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Electron Spin Resonance (ESR) Spectroscopy

(Electron Paramagnetic Resonance, EPR)


The principles of ESR are quite analogous to those of NMR.
Thus the electron has an intrinsic magnetic moment
e = -geS
where g = 2.0023, e = eh/4%mc = 9.2741 10-24J T-1 (Bohr
magneton), and S =
The first order Zeeman Effect
splits the two ms states of the
unpaired electrons in a
paramagnetic material.

ms=+1/2

g B

ms= -1/2
B

The resonance condition is therefore h = gB, but since the


magnetic moment of an electron is 2-3 orders of magnitude
greater than that of a magnetic nucleus an ESR spectrometer
operates with smaller magnetic fields and higher frequencies
than an NMR spectrometer.


Compare a 300 MHz NMR spectrometer with a standard (Xband) ESR spectrometer
NMR

3 108 Hz

and B = 4.5 Tesla

ESR

9 109 Hz

and B = 0.3 Tesla

Higher frequency (microwave) radiation requires different


technology for ESR spectrometers.

The klystron is the source of microwave radiation of fixed


frequency

The cavity (corresponds to the NMR probe) is a hollow


rectangular or cylindrical box, the dimensions of which are
matched to the wavelength of the microwaves so that the sample
(which is ins erted in a quartz nmr-like tube) is held in a region
where the magnetic field component of the radiation is
maximized and the electric field is minimized.
The spectrometer is tuned so that the waveguides and cavity
contain standing waves, and the detector records a constant
intensity.
When the magnetic field is swept to achieve the resonance
condition, radiation is absorbed by the sample, and a small
decrease in radiation intensity should be observed at the
detector.
Since it is much more efficient to detect an AC signal in the
presence of a large DC background, the magnetic field is
modulated (typically at 100 KHz) by means of coils embedded
in the walls of the cavity.

This generates a signal that looks like the first derivative of the
absorption line.

Any sample that contains unpaired electrons can, in principle,


yield an ESR (EPR) spectrum.

Free radicals (organic and inorganic)

triplet states of molecules with diamagnetic ground states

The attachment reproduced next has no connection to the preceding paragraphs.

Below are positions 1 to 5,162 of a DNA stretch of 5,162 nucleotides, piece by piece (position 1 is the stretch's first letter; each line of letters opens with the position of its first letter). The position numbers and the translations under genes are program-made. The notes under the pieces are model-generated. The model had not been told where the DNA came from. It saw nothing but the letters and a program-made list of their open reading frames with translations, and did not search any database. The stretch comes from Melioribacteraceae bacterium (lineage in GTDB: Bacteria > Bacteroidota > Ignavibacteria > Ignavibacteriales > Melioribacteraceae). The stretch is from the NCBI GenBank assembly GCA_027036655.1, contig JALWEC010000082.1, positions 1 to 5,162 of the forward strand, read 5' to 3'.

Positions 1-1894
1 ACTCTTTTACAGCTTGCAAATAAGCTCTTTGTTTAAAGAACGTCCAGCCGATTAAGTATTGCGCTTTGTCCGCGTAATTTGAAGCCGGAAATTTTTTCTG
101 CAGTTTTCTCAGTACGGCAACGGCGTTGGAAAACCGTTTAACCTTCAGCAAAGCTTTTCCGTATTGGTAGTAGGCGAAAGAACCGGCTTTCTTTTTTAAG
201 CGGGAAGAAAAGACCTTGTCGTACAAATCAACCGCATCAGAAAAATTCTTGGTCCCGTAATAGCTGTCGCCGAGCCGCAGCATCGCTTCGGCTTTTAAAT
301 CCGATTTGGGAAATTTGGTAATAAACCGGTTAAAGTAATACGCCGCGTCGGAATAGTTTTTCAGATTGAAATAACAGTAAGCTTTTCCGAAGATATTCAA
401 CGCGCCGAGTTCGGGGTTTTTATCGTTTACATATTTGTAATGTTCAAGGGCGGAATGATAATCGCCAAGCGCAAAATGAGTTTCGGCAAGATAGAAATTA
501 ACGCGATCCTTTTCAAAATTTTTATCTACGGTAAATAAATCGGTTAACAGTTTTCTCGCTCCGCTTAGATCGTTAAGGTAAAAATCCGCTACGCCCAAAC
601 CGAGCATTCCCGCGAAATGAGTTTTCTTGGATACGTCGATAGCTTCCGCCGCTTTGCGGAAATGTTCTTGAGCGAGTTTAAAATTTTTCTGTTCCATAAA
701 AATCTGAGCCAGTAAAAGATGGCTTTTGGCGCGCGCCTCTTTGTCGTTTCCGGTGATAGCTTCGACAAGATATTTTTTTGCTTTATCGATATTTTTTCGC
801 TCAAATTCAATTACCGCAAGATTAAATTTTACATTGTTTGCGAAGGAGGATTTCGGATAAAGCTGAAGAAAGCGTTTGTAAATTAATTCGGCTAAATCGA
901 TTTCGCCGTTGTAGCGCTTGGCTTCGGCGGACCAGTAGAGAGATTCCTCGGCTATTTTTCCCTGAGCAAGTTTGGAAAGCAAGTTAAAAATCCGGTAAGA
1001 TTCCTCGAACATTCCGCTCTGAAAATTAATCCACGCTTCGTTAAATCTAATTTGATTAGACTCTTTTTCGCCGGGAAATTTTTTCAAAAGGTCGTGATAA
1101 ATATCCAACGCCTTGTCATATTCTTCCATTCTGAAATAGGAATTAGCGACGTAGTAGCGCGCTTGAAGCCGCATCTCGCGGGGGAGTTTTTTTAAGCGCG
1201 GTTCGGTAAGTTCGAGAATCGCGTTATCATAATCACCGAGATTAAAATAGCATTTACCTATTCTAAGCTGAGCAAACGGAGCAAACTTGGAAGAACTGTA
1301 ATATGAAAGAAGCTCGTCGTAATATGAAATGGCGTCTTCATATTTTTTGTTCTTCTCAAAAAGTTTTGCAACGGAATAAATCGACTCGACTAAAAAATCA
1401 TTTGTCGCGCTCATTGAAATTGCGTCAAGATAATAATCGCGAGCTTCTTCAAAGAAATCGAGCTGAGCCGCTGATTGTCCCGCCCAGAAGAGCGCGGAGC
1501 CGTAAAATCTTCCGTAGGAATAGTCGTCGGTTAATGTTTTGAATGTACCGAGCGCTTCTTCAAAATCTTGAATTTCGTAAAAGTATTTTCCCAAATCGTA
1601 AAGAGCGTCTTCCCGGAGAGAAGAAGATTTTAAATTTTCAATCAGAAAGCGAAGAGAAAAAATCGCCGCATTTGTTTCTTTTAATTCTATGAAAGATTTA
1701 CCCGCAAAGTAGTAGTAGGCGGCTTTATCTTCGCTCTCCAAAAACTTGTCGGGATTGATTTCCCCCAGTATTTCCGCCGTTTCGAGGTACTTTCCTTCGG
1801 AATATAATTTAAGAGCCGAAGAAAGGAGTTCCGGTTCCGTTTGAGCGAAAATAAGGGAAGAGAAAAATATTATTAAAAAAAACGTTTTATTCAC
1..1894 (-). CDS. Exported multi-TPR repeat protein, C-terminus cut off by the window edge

transition metal, lanthanide, and actinide complexes with


unpaired d or f electrons.

Spectra are commonly recorded on solutions or on solids (single


crystals, polycrystalline powders, frozed glasses, etc.)
The observable characteristics of an ESR spectrum are

The position of the signal (analog of the NMR chemical


shift)

The pattern of electron-nucleus hyperfine coupling (analog


of NMR spin coupling)

The line-shapes and -widths (relaxation rates, exchange


effects, anisotropy as in NMR)

The position of an ESR signal is defined by the effective gvalue, i.e. by

g=

h
eB

g-values are determined by careful measurement of the


frequency and magnetic field, or more commonly by using a
reference of known g-value.
A very common reference is the stable free radical
diphenylpicrylhydrazyl
(C6H5)2NN(&){C6H2(NO2)3}
for which g = 2.0036
In liquid samples the average (isotropic) value of g is found; in
solid samples g is often isotropic (gx , gy , gz).
The g-value of a free electron is 2.0023, and the g-values of
most free radicals are very close to this value, since the unpaired
electron has very little orbital contribution to the magnetic
moment. (carbon-based radicals, spin-orbit coupling very small).
So, the g-value of a radical has little significance.
On the other hand, g-values for ESR spectra of dn and fn
complexes can differ greatly from 2.00, because of spin-orbit
coupling.


Recall that g=2.0 is the (anomalous) proportionality between the


spin angular momentum and magnetic moment of an electron (in
Bohr Magnetons). The corresponding proportionality between
the orbital angular momentum and magnetic moment is 1.0.
Thus the effective g for an electron in a dn complex say will
depend upon how much orbital angular momentum contributes
to the magnetic moment, and whether this orbital contribution
acts in parallel or is opposed to the spin angular momentum.
Hunds 3rd rule states that the ground state of a dn complex is the
one with minimum J (=L-S) if the shell is less than half-full, and
maximum J (=L+S) if the shell is more than half full.
So for a V4+ (d1) compound we expect g < 2.00 (typically 1.9)
For Cu2+ (d9) g > 2.00 (typically 2.2)
For Mn2+ (d5, L=0) g = 2.00